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3 Remote Warehouse Psychology- General

The Murmuring Deep: Reflections on the Biblical Unconscious

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The Murmuring Deep: Reflections on the Biblical Unconscious Cover

 

Synopses & Reviews

Publisher Comments:

From one of the most innovative and acclaimed biblical commentators at work today, here is a revolutionary analysis of the intersection between religion and psychoanalysis in the stories of the men and women of the Bible.

For centuries scholars and rabbis have wrestled with the biblical narrative, attempting to answer the questions that arise from a plain reading of the text. In The Murmuring Deep, Avivah Zornberg informs her literary analysis of the text with concepts drawn from Freud, Winnicott, Laplanche, and other psychoanalytic thinkers to give us a new understanding of the desires and motivations of the men and women whose stories form the basis of the Bible. Through close readings of the biblical and midrashic texts, Zornberg makes a powerful argument for the idea that the creators of the midrashic commentary, the med­ieval rabbinic commentators, and the Hassidic commentators were themselves on some level aware of the complex interplay between conscious and unconscious levels of experience and used this knowledge in their interpretations.

In her analysis of the stories of Adam and Eve, Noah, Jonah, Abraham, Rebecca, Isaac, Joseph and his brothers, Ruth, and Esther-how they communicated with the world around them, with God, and with the various parts of their selves-Zornberg offers fascinating insights into the interaction between consciousness and unconsciousness. In discussing why God has to “seduce” Adam into entering the Garden of Eden or why Jonah thinks he can hide from God by getting on a ship, Zornberg enhances our appreciation of the Bible as the foundational text in our quest to understand what it means to be human.

From the Hardcover edition.

Synopsis:

Avivah Gottlieb Zornberg informs her literary analysis of the biblical text with concepts drawn from Freud, Winnicott, Laplanche, and other psychoanalytic thinkers to make a powerful argument for the idea that the creators of the midrashic commentary, the medieval rabbinic commentators, and the Hassidic commentators were themselves on some level aware of the complex interplay between conscious and unconscious levels of experience and used this knowledge in their interpretations.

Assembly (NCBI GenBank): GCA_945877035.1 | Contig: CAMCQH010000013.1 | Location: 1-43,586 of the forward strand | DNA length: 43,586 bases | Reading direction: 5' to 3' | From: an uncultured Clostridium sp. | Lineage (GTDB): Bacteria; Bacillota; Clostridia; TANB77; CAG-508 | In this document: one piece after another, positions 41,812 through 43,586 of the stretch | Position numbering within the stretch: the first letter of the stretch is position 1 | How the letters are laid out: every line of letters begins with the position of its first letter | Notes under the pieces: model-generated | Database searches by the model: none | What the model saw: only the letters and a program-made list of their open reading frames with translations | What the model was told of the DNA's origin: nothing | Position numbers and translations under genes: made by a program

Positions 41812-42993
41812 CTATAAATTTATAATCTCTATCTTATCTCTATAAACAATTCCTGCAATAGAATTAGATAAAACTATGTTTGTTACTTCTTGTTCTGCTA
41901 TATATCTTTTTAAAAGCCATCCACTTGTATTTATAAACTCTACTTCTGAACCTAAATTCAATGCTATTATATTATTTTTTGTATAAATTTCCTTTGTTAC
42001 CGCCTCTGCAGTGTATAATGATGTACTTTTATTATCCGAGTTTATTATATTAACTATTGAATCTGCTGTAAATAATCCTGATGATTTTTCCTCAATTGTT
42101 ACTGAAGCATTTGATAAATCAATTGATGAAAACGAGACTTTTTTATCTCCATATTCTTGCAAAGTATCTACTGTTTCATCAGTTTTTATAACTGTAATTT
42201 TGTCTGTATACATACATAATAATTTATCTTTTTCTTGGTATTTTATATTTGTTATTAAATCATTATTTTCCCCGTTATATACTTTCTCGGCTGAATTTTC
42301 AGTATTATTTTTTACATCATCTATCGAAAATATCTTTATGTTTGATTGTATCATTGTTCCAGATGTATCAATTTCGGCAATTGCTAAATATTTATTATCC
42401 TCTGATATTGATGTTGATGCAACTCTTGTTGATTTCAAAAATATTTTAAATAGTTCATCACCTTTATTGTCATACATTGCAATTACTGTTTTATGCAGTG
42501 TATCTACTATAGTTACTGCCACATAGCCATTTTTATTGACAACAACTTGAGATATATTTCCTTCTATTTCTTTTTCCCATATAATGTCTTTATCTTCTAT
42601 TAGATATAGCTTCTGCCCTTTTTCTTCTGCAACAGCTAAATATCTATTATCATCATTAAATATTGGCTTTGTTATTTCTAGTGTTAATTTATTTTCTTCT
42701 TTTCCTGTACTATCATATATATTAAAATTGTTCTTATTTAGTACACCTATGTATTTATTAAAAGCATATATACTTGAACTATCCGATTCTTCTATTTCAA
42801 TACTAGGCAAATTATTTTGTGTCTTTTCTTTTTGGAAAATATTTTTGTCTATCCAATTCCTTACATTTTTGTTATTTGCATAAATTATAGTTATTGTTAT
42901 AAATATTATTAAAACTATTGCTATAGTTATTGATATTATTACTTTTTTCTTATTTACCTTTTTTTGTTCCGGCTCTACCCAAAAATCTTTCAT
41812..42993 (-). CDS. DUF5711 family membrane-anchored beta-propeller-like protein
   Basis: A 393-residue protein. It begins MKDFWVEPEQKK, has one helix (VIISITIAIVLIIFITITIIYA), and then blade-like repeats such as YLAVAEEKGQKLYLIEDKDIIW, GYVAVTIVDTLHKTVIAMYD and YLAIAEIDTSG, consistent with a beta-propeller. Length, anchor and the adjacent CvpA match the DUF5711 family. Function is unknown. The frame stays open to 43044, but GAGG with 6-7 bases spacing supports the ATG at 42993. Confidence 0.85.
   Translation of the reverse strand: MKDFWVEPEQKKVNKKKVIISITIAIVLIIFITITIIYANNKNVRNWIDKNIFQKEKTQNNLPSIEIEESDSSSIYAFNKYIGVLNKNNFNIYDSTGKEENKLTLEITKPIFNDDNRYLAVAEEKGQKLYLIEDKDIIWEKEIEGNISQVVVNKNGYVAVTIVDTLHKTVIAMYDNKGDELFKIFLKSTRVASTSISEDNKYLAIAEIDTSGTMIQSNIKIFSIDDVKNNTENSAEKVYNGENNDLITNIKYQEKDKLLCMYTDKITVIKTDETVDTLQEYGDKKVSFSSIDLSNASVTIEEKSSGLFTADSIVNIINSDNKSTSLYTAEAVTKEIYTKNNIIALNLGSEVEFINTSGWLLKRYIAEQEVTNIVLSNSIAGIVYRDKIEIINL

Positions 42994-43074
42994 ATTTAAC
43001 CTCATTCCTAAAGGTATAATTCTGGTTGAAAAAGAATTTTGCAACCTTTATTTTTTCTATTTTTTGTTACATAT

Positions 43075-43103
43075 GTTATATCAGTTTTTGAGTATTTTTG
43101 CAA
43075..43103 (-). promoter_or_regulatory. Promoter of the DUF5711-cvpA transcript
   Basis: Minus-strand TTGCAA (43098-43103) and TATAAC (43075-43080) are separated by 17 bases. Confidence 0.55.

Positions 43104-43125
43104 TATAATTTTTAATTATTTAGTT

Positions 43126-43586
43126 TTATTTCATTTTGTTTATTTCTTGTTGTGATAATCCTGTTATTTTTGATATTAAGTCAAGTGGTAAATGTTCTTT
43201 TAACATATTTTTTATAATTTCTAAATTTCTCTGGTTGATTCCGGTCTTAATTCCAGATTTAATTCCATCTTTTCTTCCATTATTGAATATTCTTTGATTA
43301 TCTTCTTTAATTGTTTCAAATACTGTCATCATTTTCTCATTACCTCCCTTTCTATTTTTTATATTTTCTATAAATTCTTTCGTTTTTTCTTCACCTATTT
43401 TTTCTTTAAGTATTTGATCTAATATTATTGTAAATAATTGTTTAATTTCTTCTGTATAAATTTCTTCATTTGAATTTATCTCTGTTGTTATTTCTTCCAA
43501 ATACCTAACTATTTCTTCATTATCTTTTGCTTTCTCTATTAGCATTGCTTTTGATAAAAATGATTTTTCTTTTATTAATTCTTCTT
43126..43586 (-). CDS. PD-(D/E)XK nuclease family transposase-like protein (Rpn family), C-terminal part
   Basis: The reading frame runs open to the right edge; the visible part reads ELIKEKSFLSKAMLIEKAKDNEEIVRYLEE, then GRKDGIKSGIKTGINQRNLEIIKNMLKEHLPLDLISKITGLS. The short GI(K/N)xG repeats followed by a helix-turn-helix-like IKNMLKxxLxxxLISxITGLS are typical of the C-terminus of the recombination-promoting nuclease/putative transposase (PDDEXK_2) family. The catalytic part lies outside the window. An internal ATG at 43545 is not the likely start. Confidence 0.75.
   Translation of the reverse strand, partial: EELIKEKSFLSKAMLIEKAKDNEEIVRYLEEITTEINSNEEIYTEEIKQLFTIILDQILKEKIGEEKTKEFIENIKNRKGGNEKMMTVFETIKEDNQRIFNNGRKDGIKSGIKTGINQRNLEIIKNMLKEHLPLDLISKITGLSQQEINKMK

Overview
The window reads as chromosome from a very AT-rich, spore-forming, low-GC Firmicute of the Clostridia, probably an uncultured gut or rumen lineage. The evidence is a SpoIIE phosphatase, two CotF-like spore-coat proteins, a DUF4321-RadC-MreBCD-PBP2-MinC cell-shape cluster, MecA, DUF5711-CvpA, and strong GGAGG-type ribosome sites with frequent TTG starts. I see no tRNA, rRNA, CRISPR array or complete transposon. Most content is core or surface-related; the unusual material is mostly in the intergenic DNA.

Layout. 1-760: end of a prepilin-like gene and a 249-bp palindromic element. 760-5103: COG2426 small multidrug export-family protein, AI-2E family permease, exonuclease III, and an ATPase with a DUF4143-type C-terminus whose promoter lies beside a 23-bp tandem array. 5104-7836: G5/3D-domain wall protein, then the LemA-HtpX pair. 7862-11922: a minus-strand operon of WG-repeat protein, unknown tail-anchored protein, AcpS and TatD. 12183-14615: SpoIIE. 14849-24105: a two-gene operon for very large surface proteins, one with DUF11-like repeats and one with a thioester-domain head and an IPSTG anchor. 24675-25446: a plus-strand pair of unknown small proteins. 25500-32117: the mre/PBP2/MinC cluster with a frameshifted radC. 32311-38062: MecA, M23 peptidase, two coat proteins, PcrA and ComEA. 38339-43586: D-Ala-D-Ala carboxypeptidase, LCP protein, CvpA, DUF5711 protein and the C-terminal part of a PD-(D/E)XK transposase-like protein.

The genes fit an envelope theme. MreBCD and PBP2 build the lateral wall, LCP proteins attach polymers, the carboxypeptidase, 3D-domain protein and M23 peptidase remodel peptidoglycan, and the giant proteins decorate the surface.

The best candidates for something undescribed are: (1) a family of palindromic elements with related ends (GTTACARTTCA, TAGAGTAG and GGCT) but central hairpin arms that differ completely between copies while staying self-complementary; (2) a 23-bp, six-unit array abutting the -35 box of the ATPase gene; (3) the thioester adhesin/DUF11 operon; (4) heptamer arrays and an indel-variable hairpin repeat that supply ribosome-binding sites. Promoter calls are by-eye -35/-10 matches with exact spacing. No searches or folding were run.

In her analysis of the stories of Adam and Eve, Noah, Jonah, Abraham, Rebecca, Isaac, Joseph and his brothers, Ruth, and Esther, Zornberg offers fascinating insights into the interaction between consciousness and unconsciousness as she enhances our appreciation of the Bible as the foundational text in our quest to understand what it means to be human.

About the Author

Avivah Gottlieb Zornberg is the author of The Beginning of Desire: Reflections on Genesis, for which she received the National Jewish Book Award, and The Particulars of Rapture: Reflections on Exodus. She was born in London and received a Ph.D. in English literature from Cambridge University. She lectures widely in Israel, the United States, Canada, and the United Kingdom. She lives and teaches in Jerusalem.

From the Hardcover edition.

Product Details

ISBN:
9780805212068
Author:
Zornberg, Avivah Gottlieb
Publisher:
Schocken Books Inc
Subject:
Bible - Criticism Interpretation - General
Subject:
Psychology : General
Edition Description:
Trade paper
Publication Date:
20111031
Binding:
TRADE PAPER
Grade Level:
General/trade
Language:
English
Pages:
480
Dimensions:
9.17 x 6.12 x 0.99 in 1.42 lb

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Related Subjects

Health and Self-Help » Psychology » General
Health and Self-Help » Psychology » History
Religion » Christianity » Biblical Reference » Criticism
Religion » Christianity » General
Religion » Eastern Religions » Philosophy General
Religion » Judaism » Bible Commentary and Criticism
Religion » Judaism » Sacred Writings

The Murmuring Deep: Reflections on the Biblical Unconscious New Trade Paper
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Product details 480 pages Schocken Books Inc - English 9780805212068 Reviews:
"Synopsis" by , Avivah Gottlieb Zornberg informs her literary analysis of the biblical text with concepts drawn from Freud, Winnicott, Laplanche, and other psychoanalytic thinkers to make a powerful argument for the idea that the creators of the midrashic commentary, the medieval rabbinic commentators, and the Hassidic commentators were themselves on some level aware of the complex interplay between conscious and unconscious levels of experience and used this knowledge in their interpretations.

 

In her analysis of the stories of Adam and Eve, Noah, Jonah, Abraham, Rebecca, Isaac, Joseph and his brothers, Ruth, and Esther, Zornberg offers fascinating insights into the interaction between consciousness and unconsciousness as she enhances our appreciation of the Bible as the foundational text in our quest to understand what it means to be human.

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